Note: Look here if NASA GRC PAO has yanked the offending image.

12 October 1999: Minutes of Senior Staff and Center Directors’ Meeting

A/Mr. Goldin

Mr. Goldin commented on the budget. The Appropriations Committees worked hard to get us where we are, above the President’s request. Mr. Goldin recognizes that the level of earmarks is frustrating. He would like to spend some time at a future Senior Management Council meeting discussing this issue in preparation for next year’s budget process.

Mr. Goldin was disappointed to learn from an ABC News story about bickering within JPL about the Mars Climate Orbiter failure. He stressed that people make mistakes and it is destructive to place blame. We need to fix the system.”

Editor’s note: I have seen and heard some rather wild things attributed to Dan Goldin while “watching” NASA, but hearing that Dan actually admonished others for “placing blame”, when he himself is a deft practioner of the art, has got to be among the most hypocritical things he has ever said.

7 October 1999: Tense Nerves at NASA – The Toll of a Lost Space Probe, ABC News

“The lab has been rife with rumors that the navigation team determined 10 days before the accident that the spacecraft was on a course that would take it too close to Mars, ample time to make a course adjustment. According to lab lore, the navigators are being blamed to save the brass, which failed to heed the warning. “

14 October 1999: ARC seeks buyout authority from NASA HQ: center-wide email from the Chief of the ARC Human Resources Division regarding “Proposed Separation Incentive Pay (Buyout) for Research and Development Services Directorate and Aeronautical Information Technologies Division”.

“Ames has submitted a proposal to NASA Headquarters requesting limited buyout authority in specific organizations. This request is being made to facilitate the changing complement allocations for targeted organizations resulting from the refocusing of Ames missions and goals.”

30 September 1999: Agencies say 100,000 jobs could be contracted out, Government Executive

“A series of agencies have identified more than 100,000 jobs that could potentially be outsourced to private firms….. The lists of jobs that could be contracted out are required by the 1998 Federal Activities Inventory Reform (FAIR) Act. Under the FAIR Act, agencies reviewed every job in their workforces to determine whether they had to be performed by a government employee. If not, the job went on the FAIR Act list. .”

FAIR Act report , Government Executive

“This special ongoing section provides lists of jobs that could potentially be outsourced under the 1998 Federal Activities Inventory Reform Act. New lists will be added as agencies release them.”

NASA Section – lists 7,957 jobs that NASA said are commercial in nature, but none of them are slated for outsourcing.

19 August 1999:  Thompson puts pressure on managers to improve

“Providing federal leaders with lists of their agencies’ unresolved management
weaknesses, Sen. Fred Thompson, R-Tenn., urged every agency to address those weaknesses in the annual performance plans required under the 1993 Government Performance and Results Act (GPRA). Thompson developed the lists based on General Accounting Office and inspector general reviews of federal operations in recent years.”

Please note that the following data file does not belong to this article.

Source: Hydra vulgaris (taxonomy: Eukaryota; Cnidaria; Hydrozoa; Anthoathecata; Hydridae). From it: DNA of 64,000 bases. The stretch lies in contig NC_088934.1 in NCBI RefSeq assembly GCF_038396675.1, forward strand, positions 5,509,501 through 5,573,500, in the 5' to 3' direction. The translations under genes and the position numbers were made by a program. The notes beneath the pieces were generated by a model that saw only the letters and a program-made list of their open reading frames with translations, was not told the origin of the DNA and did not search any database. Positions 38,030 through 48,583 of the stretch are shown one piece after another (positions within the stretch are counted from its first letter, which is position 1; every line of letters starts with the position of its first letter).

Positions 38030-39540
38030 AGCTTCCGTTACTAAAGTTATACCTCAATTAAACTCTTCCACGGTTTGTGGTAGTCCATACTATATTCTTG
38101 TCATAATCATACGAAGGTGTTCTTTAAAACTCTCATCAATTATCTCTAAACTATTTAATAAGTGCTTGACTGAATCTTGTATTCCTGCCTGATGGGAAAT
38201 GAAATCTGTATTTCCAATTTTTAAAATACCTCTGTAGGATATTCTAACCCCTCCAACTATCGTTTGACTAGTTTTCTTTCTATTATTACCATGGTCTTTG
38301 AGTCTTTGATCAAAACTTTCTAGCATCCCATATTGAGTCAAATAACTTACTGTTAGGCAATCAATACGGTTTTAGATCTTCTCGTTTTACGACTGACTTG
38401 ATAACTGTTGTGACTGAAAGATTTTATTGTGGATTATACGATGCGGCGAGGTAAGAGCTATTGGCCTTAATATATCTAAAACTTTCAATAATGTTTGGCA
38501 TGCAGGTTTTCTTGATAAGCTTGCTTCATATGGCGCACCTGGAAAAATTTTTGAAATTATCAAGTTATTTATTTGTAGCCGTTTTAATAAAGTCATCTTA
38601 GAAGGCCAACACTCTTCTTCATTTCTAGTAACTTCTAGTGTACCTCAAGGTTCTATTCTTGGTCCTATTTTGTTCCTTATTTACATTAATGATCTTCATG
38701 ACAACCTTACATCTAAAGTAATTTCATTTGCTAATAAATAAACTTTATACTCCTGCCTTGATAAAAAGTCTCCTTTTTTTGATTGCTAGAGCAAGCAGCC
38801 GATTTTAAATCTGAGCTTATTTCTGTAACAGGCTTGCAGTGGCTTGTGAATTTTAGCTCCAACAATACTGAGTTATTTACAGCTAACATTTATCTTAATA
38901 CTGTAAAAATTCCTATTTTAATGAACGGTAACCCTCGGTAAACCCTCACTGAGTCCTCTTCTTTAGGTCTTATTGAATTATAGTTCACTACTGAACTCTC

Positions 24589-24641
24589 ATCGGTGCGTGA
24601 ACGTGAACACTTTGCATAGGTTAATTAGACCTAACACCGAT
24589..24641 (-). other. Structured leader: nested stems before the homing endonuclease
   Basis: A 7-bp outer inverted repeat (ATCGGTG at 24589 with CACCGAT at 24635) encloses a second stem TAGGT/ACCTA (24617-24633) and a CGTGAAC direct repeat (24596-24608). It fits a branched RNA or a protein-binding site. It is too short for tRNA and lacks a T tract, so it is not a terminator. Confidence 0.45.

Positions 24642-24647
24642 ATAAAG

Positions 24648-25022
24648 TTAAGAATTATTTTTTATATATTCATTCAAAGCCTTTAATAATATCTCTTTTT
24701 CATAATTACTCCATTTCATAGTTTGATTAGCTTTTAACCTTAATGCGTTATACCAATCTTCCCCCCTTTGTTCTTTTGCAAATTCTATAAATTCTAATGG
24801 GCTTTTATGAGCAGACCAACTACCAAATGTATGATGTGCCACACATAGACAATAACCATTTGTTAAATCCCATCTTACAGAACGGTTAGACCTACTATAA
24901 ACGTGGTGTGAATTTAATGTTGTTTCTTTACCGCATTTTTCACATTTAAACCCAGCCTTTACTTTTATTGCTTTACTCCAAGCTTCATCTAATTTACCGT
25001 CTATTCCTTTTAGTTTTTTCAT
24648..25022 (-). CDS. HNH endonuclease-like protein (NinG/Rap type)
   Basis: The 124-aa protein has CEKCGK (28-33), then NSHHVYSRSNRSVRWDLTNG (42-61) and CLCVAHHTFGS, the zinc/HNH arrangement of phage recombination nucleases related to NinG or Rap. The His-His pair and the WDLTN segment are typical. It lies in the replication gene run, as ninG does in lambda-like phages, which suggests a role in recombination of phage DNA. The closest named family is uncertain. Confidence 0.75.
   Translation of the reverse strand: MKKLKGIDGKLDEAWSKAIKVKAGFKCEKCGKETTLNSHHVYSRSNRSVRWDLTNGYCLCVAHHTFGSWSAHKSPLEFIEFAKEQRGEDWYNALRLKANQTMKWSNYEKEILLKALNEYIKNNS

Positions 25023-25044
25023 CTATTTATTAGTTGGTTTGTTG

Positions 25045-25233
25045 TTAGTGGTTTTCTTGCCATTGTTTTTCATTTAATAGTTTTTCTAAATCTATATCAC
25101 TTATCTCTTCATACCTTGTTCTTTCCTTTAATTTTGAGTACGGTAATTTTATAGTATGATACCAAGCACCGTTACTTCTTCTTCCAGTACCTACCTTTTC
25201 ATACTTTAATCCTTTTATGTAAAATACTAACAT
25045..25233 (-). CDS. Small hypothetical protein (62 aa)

19 August 1999:   Letter from Sen. Thompson to Dan Goldin regarding Government Performance and Results Act (GPRA), Government Executive

22 July 1999: The Changing Face of NASA, MSNBC

“The drive toward diversity poses a particular challenge for the space agency in light of the agency’s shrinking budgets and payrolls, says Keith Cowing, a former NASA worker who is now the editor of NASA Watch, an independent online publication. “You have declining budgets, you have the increased need for diversity, you have the increased need to cut people, and you have the
need to do the things that need to be done at the end of the day – and you have a collision ….”

28 June 1999: Will Colonel John R. Rogacki (USAF) be the director of the new Space Transportation Directorate at MSFC?

Editor’s note: That’s what the internal MSFC email seems to be showing.

29 June 1999: Memo from MSFC Center Director Art Stephenson regarding the appointment of Colonel John R. Rogacki

Update: MSFC Center Director Art Stephenson has brought a TRW manager, Robert (Bob) Sackheim, to be on his staff as a propulsion expert. He will come on board sometime after Labor

28 June 1999: Frank Rose named director of NASA Marshall Center’s new Science Directorate, MSFC press release

22 June 1999: Ex-astronaut named Marshall executive, Huntsville Times

“Former astronaut and Huntsville native Jan Davis is coming home for an executive position at Marshall Space Flight Center.

Davis, who in 1992 was half of the first married U.S. couple to fly in space, has been named deputy director of the new Flight Projects Directorate at Marshall, according to Marshall spokesman Tim Tyson.”

22 June 1999: GRC Deputy Center Director Marty Kress to Leave NASA

17 June 1999: Union Help Allowed for Agency Probes, AP, Yahoo

“Federal employees have the right to a union representative’s help when they are questioned by an agency inspector general, the Supreme Court ruled today.

The decision upheld a federal appeals court ruling that the National Aeronautics and Space Administration and its inspector general committed an unfair labor practice by restricting a union